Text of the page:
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Snyder | Author QA

Steven Snyder Posted by Steven Snyder.

Steven Snyder, PhD, is the founder of Twin Cities–based Snyder Leadership Group, an organizational consulting firm dedicated to cultivating inspired leadership.

Snyder | Author QA

An interview with Steven Snyder


Q: Counter to commonly held beliefs about leadership struggle, you write that great leadership is signified by struggle. Can you explain what you mean by this?

A: Struggle is often viewed as a problem - something to be overcome quickly and without too many people knowing. Yet, struggle is a central component to great leadership as it provides a growth opportunity of unparalleled proportions.

Consider Steve Jobs. In 1983, Jobs introduced the Lisa, Apple's first computer with a graphical interface. In a presentation to journalists, Jobs was charismatic, passionate, and nothing short of mesmerizing. Yet behind the bravado was a highly conflicted man, who was struggling on many different levels. The struggle continued as Jobs' aggressive, disrespectful management style alienated him for colleagues and ultimately led to him leaving the company he helped found.

Two decades later, a very different Jobs emerged to deliver the 2005 Stanford University commencement address. He had confronted his struggles, navigated challenges, and went on to become one of the most influential leaders of our time. Without struggle and the growth opportunity it provided, it is doubtful Jobs would have ever risen to such greatness.

Q: In the book, you talk about adaptive energy. What is adaptive energy and why is it so important for leaders?

A: When leaders are in the midst of struggle, their ability to recognize what is unfolding around them and adapt their energy to make informed, well-reasoned choices is critical.

Adaptive energy aligns leaders' actions both with the external circumstances necessary for success and with their inner values and principles. It allows leaders to listen to feedback and incorporate new learning while remaining true to themselves.

Q: You outline a set of core practices for increasing adaptive energy and growing through struggle. How did you arrive at these practices as the key to, as you write, mastering the art struggle?

A: In my research, I carefully studied struggle stories of 93 leaders, encompassing 151 distinct struggle episodes. I listened to how these leaders navigated through their challenges. The practices in the book are a synthesis of the collective wisdom of this group.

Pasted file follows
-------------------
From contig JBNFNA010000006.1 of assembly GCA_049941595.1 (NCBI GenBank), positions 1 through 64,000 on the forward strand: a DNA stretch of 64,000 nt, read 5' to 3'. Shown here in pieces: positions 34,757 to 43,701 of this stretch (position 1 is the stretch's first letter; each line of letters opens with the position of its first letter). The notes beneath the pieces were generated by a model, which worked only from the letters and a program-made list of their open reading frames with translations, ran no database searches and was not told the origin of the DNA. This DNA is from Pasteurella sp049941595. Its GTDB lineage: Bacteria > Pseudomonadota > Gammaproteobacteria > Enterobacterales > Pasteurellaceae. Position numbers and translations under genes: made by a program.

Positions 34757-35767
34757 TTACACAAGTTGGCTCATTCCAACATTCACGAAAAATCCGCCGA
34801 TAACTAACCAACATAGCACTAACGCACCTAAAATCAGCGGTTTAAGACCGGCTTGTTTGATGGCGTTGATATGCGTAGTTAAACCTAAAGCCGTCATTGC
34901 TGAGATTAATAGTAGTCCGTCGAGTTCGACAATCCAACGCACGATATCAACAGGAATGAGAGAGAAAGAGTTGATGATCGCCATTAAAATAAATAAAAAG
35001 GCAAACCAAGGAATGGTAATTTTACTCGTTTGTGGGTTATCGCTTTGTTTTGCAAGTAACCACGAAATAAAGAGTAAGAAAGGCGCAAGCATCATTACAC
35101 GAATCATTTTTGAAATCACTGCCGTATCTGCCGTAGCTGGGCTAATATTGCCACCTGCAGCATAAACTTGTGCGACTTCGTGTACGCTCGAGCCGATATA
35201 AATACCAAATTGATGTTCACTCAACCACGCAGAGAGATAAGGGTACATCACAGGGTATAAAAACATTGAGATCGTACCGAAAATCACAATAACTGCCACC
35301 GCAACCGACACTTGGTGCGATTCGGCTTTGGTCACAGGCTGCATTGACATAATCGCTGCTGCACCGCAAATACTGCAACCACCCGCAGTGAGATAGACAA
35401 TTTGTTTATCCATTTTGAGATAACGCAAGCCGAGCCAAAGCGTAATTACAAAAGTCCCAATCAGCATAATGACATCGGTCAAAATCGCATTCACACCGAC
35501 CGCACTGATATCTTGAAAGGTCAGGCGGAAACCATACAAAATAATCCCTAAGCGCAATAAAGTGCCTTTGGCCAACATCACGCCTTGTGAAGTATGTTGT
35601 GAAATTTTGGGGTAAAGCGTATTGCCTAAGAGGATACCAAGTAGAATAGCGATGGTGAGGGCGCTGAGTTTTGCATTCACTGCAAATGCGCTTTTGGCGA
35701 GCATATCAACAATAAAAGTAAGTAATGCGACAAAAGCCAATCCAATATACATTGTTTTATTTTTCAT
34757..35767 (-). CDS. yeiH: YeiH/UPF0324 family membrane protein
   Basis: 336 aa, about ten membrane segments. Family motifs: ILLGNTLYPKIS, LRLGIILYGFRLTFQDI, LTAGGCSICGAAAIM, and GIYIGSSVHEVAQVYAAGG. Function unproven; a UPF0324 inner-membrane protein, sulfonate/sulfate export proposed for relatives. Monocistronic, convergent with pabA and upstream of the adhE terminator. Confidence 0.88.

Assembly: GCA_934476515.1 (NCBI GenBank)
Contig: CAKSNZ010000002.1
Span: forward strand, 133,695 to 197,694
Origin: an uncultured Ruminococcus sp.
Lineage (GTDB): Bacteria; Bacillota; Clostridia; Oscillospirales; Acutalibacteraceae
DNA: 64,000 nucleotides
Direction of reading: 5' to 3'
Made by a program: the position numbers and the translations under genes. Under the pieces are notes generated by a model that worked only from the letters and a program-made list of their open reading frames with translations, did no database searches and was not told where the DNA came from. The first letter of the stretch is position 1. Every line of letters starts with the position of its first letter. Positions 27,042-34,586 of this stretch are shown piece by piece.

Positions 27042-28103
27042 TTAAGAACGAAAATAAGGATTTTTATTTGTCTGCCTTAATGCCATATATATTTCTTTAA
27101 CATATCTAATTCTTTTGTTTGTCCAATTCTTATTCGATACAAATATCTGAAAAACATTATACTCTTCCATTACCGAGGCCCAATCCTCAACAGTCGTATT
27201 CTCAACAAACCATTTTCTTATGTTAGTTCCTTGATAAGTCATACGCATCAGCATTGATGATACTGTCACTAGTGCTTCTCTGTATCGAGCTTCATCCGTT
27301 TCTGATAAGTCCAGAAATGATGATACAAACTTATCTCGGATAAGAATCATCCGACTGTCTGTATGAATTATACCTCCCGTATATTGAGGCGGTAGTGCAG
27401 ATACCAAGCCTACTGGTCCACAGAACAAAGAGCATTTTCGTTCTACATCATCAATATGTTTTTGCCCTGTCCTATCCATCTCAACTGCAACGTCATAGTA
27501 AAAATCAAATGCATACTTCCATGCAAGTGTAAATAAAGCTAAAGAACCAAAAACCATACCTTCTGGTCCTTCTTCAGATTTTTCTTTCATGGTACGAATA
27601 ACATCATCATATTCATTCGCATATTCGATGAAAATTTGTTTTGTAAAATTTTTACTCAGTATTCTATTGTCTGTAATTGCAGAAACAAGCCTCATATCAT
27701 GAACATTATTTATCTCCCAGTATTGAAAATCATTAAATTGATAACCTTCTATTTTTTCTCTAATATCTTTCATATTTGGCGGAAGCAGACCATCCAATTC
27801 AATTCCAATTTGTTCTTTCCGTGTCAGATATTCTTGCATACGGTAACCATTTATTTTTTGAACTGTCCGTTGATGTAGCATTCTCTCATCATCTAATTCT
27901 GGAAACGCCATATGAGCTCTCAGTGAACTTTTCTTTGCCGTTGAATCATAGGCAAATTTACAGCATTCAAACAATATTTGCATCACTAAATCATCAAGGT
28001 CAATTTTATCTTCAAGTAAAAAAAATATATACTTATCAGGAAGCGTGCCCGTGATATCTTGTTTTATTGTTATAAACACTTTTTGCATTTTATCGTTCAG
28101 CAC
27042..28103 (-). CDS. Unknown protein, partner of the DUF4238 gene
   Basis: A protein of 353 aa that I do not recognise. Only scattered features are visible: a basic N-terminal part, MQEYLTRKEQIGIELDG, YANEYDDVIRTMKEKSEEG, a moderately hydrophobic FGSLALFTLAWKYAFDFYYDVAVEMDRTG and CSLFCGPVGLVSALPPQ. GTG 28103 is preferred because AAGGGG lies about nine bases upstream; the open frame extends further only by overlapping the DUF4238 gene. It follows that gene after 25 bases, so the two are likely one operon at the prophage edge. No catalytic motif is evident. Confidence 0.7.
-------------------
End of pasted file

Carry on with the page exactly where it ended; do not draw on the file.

Q: One grounding practice you suggest is centering your mind, body, and spirit. Why is this important for leaders in the midst of struggle?

A: Leaders need some way to anchor and balance themselves in times of turbulence. Whether through mindfulness, meditation, listening to music, walks, painting, or any other variety of activities, centering activities help leaders remain grounded despite the chaos around them.

Q: In your dozens of interviews -including many current and former CEOs as well as high level non-profit, government and military leaders -what did you find most surprising as it pertains to struggle?

A: Without exception, every leader had his or her own personal story of struggle. This tells me that struggle is a universal hallmark of leadership, something that every leader goes through.

What surprised me was how many ‚“aha ‚” moments leaders had and the insights they gleaned during our conversations. Without a forum to openly discuss their struggles, leaders had kept their struggles quietly bottled up. With the opportunity to discuss their challenges, light bulbs began to go off, and these leaders came to new insights about their growth. This interview process highlighted for me the importance of open dialog surrounding struggle as a way to help leaders synthesize their learning more comprehensively.

Q: Your career path has taken many interesting turns. How has this shaped your understanding of struggle?

A: I was very fortunate to work at Microsoft in the 1980s. We were a small company with big dreams, and the struggles were numerous. From my close-up perch, I observed how Bill Gates navigated through the challenges, and I include several of these stories in the book.

Another opportunity to understand struggle first-hand came when I started Net Perceptions, an Internet company, in 1996. Starting a company from scratch is very different than going into a company that is already operating. Everything needs to be built from the ground up, and the pace of growth was far faster than even the frenetic pace at Microsoft.

Q: If readers took away one thing from this book, what do you hope that would be?

A: One of my goals in writing this book is that the taboo surrounding leadership struggle would be dispelled and replaced with a healthier, more accurate view of struggle. My hope is that leaders walk away with an understanding that struggle is par for the leader course, but also, that they can master struggle - using it as an opportunity for their greatest growth.

Click here to read more about Leadership and the Art of Struggle!